• Since 1999, the percentage of female CEOs has increased for organizations of all sizes. The majority of organizations with budgets of $1 million or less have women as CEOs, although female representation in that role declines as budget size increases. Only 16 percent of organizations with budgets of more than $50 million have female CEOs.
• As usual, health and science organizations had the highest overall median salaries. Food, religion, and youth development organizations brought up the rear.
• For the sixth straight year, Washington, D.C., had the highest overall median salaries of the 20 largest metropolitan statistical areas (MSA), and Riverside-San Bernardino, California, had the lowest. Adjusted for cost of living, New York replaced San Francisco as the MSA where nonprofit executives had the lowest median buying power, whereas those in Boston had the highest.

For more information, go to:

Resource of the Week – Nonprofit Voter Engagement Webinars

Nonprofit VOTE hosts webinars on a variety of voter engagement topics, designed specifically with the 501(c)(3) nonprofit community in mind. Topics range from how to plan and execute voter engagement activities at your nonprofit to best practices for encouraging clients and constituents to vote on election days. Use the links provided to watch the recorded webinar online, or download each webinar's PowerPoint presentation and associated audio file. Select a topic from the menu provided or simply browse through the webinar offerings. Go to:

Tech Tip of the Week -- Disable Auto Resize of Fonts in PowerPoint 2007/2010

In PowerPoint 2007/2010 Auto Resize intentionally shrinks the size of text as large amounts are added to a slide. One of the top complaints about PowerPoint slide presentations is that text is too small. PowerPoint Design Themes were created to force good design by setting font size automatically. The AutoFit feature defeats this purpose and actually encourages too much text on slides by shrinking it as you type, allowing people to use fonts too small to be seen. To turn this feature off:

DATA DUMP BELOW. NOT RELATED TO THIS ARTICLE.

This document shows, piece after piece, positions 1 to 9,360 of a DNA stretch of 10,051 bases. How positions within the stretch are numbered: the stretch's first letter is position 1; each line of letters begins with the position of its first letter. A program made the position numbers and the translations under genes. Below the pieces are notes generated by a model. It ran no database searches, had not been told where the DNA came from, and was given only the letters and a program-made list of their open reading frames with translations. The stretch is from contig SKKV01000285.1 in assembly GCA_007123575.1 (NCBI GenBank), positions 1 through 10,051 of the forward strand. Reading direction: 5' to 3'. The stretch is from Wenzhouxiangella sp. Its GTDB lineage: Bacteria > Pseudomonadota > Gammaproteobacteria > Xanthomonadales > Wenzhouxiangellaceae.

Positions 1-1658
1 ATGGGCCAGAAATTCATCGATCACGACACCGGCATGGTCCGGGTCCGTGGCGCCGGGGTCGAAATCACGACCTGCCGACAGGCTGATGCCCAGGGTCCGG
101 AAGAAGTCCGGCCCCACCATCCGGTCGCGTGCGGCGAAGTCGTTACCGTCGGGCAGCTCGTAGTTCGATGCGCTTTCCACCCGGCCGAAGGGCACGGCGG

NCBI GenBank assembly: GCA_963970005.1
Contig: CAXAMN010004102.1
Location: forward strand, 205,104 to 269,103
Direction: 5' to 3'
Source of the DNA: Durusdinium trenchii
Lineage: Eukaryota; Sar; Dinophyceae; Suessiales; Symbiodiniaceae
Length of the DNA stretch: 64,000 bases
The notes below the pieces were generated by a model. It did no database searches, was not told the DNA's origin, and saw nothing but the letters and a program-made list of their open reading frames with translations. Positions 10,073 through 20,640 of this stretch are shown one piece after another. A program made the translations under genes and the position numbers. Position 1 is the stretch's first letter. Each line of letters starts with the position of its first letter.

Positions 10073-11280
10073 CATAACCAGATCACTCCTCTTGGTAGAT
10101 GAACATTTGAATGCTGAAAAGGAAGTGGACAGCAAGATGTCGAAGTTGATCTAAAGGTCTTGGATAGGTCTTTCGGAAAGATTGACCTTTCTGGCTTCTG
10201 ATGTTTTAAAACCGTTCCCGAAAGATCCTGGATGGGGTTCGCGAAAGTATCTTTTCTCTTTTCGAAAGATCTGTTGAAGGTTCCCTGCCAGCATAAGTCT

• Click the Microsoft Office Button in 2007 or the File tab in 2010
• Click the PowerPoint Options button
• Click Proofing
• Click AutoCorrect Options
• Click the AutoFormat As You Type tab
• Click to clear the check boxes for AutoFit Body text to placeholder and AutoFit title text to placeholder if you want to disable both the body text AND the title text from auto sizing

Monday, September 12, 2011

Picks of the Week: September 11-17, 2011

Website of the Week -- Nonprofit VOTE

Founded in 2005, Nonprofit VOTE partners with America's nonprofits to help the people they serve participate and vote. The organization is a leading source of nonpartisan resources to help nonprofits integrate voter engagement into their ongoing activities and services. Nonprofit VOTE's goals include:

• Providing high quality resources for nonprofits and social service agencies to help them incorporate voter engagement activities into to their ongoing work.
• Building lasting capacity for nonpartisan, nonprofit voter participation.
• Promoting sustained increases in voter participation, especially among voters new to the process or with a recent history of lower participation.
• Engaging voters where they gather to work, learn, advocate and receive services.
• Broadening support for the revitalization of democracy and election reforms; and
• Strengthening the nonprofit sector and encouraging new civic leadership.

Nonprofit VOTE partners with state nonprofit associations, national service provider networks, foundations and other nonprofit conveners. We provide partners with programmatic support as well as access to our online resources, free printed materials and other voter engagement resources. Go to:

Publication of the Week -- The Nonprofit Outcomes Toolbox: A Complete Guide to Program Effectiveness, Performance Measurement, and Results by Robert M. Penna